Mobile apps are everywhere. The average user has 40 apps installed on their phone at any given point, and there are currently 1.96 million and 2.87 million apps available on the Apple store and Google Play store, respectively.
Developers, engineers, and brands are excitedly pushing to get their app on the market, excited about the profit they can make. If you want to make money with a mobile app, however, it’s essential to have clear and well-researched monetization strategies in place.
There are multiple routes to app monetization, giving brands and developers plenty of options when it comes to ways to make a profit.
In this post, we’re going to go over everything that you need to know about app monetization in 2021, including trends in the industry, monetization strategies and when to use them, and tools that can help.
App monetization is the process of putting systems in place that allow you to make a sustainable profit from your mobile app.
Some branded apps are designed to increase average order value or customer purchases.
Gaming apps might make money from a combination of in-app purchases that allow them to get extra tries, bonus features, or no wait times until the next round. They might also choose to have in-app banner ads or video ads that can net them profit if clicked or viewed.
App monetization is how all apps— including those that are free—are able to yield extreme profitability when executed correctly.
There are clear trends and patterns when it comes to app usage and monetization that it’s important to consider.
These include the following:
Though standard paid apps– which have an initial charge upfront– have been decreasing dramatically over the past decade, app profitability overall is still up substantially for both gaming and non-gaming apps. Monetization is largely thanks to this.
Before you start monetizing mobile apps, it’s important to make sure that your app is fully ready for monetization and that you have a great understanding of how the app works, what’s happening on the market, and user behavior.
Take a look at the four most important considerations to look at before monetization.
According to our own research, approximately half of all apps are removed due to a poor user experience or user interface. Even if the idea is great or the app is useful, if it’s too difficult to navigate, it won’t do well.
Make sure that your design is excellent, both easy to use on mobile with a single thumb and intuitive. Even if you’re designing it on a computer, it should be designed with a mobile device in mind. For best results, make sure that users who haven’t had a part in designing it test it out first.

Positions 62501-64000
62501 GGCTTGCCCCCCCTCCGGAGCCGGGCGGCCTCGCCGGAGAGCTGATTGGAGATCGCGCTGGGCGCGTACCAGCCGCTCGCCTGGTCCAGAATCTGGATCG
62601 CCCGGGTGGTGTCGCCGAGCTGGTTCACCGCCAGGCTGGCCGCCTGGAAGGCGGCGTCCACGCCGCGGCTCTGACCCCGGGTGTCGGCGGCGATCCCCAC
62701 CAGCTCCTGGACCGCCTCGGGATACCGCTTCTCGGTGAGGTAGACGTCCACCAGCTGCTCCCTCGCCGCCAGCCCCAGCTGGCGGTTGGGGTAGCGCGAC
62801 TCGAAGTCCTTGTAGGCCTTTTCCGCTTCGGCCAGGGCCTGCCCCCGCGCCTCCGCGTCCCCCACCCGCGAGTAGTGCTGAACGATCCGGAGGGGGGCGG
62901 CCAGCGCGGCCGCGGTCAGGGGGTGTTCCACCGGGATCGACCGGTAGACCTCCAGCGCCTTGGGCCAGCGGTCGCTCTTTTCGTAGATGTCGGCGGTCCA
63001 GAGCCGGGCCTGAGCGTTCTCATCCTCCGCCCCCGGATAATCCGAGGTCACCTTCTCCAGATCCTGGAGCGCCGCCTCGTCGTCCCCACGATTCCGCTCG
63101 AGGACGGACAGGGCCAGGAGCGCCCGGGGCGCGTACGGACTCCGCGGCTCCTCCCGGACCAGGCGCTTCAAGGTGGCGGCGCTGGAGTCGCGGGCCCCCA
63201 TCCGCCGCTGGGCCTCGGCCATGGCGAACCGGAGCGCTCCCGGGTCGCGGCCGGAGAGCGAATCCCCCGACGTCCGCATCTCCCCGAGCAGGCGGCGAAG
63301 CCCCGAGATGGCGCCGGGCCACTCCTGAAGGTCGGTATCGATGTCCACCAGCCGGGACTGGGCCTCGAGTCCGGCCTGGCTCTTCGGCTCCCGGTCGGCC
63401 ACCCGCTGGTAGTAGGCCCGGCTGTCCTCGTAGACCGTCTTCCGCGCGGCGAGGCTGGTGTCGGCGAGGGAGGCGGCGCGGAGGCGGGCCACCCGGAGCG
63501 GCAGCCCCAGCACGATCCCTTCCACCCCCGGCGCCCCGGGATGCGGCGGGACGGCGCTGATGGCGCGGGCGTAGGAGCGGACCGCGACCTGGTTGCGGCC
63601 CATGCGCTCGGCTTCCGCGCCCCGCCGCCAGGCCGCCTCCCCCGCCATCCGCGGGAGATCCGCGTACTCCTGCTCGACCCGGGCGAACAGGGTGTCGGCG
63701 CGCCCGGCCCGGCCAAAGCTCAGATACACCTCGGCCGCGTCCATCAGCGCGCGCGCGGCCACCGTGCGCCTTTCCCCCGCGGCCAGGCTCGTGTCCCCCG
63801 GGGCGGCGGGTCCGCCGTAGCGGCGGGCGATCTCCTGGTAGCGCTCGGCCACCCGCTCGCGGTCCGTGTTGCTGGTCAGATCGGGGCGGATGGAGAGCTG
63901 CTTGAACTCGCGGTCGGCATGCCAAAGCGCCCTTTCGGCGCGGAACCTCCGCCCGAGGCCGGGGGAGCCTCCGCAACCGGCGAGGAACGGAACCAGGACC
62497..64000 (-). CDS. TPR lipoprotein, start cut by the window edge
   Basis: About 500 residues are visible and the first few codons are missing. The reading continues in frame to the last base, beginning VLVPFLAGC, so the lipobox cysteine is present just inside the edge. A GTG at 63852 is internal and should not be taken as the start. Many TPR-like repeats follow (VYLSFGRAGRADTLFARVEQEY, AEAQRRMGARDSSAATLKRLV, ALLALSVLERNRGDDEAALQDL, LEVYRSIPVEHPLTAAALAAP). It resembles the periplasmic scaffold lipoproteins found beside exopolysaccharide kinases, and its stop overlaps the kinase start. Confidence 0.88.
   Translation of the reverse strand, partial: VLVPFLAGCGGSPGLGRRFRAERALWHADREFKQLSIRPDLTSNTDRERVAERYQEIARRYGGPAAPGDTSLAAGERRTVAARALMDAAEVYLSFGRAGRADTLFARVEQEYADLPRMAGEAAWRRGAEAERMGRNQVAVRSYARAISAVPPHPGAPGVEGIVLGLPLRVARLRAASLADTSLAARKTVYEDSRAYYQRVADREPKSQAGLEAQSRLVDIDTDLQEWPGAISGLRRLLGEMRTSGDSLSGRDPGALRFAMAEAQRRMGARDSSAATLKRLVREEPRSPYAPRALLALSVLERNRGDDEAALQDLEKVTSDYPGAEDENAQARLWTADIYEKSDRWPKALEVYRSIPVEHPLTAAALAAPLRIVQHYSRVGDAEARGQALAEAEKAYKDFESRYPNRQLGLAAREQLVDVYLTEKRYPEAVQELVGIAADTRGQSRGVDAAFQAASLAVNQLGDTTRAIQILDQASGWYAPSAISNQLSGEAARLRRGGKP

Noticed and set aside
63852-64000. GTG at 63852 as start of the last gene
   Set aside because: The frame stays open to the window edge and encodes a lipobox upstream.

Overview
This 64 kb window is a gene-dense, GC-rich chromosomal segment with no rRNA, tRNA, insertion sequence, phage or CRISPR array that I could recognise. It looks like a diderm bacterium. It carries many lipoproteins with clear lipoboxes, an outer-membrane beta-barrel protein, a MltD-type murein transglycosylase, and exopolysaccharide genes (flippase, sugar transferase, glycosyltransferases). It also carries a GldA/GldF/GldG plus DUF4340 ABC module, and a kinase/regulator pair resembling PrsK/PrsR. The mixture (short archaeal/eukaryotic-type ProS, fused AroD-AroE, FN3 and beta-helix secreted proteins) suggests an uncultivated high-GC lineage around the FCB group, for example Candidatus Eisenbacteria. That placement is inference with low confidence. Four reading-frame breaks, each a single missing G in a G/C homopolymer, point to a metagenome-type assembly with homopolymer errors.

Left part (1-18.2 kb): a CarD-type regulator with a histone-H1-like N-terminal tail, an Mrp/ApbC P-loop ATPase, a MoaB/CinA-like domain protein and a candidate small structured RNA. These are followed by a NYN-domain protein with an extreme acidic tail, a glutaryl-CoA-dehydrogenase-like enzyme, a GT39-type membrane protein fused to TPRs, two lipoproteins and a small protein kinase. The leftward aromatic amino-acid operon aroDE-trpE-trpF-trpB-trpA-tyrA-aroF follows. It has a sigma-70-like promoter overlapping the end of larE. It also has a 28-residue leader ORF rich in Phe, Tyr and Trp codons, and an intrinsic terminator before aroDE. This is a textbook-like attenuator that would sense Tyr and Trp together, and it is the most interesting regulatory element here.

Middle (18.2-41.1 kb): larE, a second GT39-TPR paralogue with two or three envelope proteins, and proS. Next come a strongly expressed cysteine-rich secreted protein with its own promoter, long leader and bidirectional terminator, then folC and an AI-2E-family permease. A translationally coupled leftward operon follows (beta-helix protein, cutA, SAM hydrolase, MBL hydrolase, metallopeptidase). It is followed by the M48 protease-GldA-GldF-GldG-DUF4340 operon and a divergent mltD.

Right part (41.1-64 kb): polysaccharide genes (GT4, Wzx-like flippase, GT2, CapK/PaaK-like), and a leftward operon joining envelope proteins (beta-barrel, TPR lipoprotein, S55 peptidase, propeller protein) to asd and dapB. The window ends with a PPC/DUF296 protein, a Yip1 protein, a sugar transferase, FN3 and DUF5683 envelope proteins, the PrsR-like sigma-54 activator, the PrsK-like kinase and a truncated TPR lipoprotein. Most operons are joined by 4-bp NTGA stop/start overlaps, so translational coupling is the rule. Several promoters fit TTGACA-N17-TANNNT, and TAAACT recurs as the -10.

If a user has just downloaded an app, how difficult is it for them to get started? This includes creating or setting up an account, but it also needs to take that initial interface into account.
What kind of learning curve is there, and does it outweigh the value of the app itself?
Remember that if the app is not intuitive to use, people will go looking for an alternative.
Make sure you’ve got simple, fast tutorials and engaging instructions that are useful without being overwhelming. For this reason, we strongly recommend not including advertising banners in the initial app walkthrough or training process.
Is your app working 100% correctly?
While minor bugs are almost inevitable, major issues can render your app unusable.
Imagine spending twenty minutes carefully planning out your meal within an app, only for it to crash and erase all that work, or to have an error that prevents you from leveling up to past round 10 on an addictive game. Either way, those users will be out and may never touch your app again.
Even loyal customers can be driven away by a buggy app, but new users who experience an issue may delete the app almost immediately.
Test your apps thoroughly before launch and again after every update (even if it’s minor). Product analytics tools can detect bugs so that you can resolve them quickly. myTracker, for example, can help detect broken sessions caused by bugs and evaluate their impact on user activity.
If you’re the only app on the market that offers what you do, it’s much harder for users to leave.
The reality is that the market is flooded with apps, so it may be hard to stand out, but if you’re able to create a standout feature or two and really market that to your target audience, they’ll be a lot more likely to stick around.
Let’s go back to the meal planning app. Plenty of apps might offer meal suggestions based on your target diet with nutritional information. If you have a feature that lets users scan barcodes of products (like a specific yogurt cup or bag of chips) so that it can register exact calorie counts, you’d have something unique.
Even features like offline mode, multitasking outside of the app, and chatbots can all help your app stand out.
Make sure you understand your USP and market that heavily during the acquisition and sign-up process.
Once you’re sure that your app is market- and monetization-ready, it’s time to start looking at different mobile app monetization strategies.
There are four core strategies to choose from. Let’s start with the most popular: In-app advertising.
As paid apps decrease, in-app advertising has taken up the mantle as the most effective method to monetize the vast majority of apps.
In-app advertising can work for a large number of different mobile apps. You can choose from different types of display ads from platforms like Admob, IronSource, and MoPub. After establishing yourself as a publisher, you can place content like banner ads or video ads onto your app, which fit seamlessly into the interface as if they were designed to be there.
Google, for example, will use their own optimization algorithms and the advertisers’ targeting information to show relevant ads to users who are viewing your app based on criteria like retargeting, demographic targeting, or interest targeting. If users take specific actions like viewing the video ad or clicking on a banner ad, you receive a payout.
For businesses using the “freemium” model, in-app advertising may be the only way to make money outside of selling consumable, physical products to customers.
There are a number of different ads to choose from for in-app advertising. These are some of the most effective: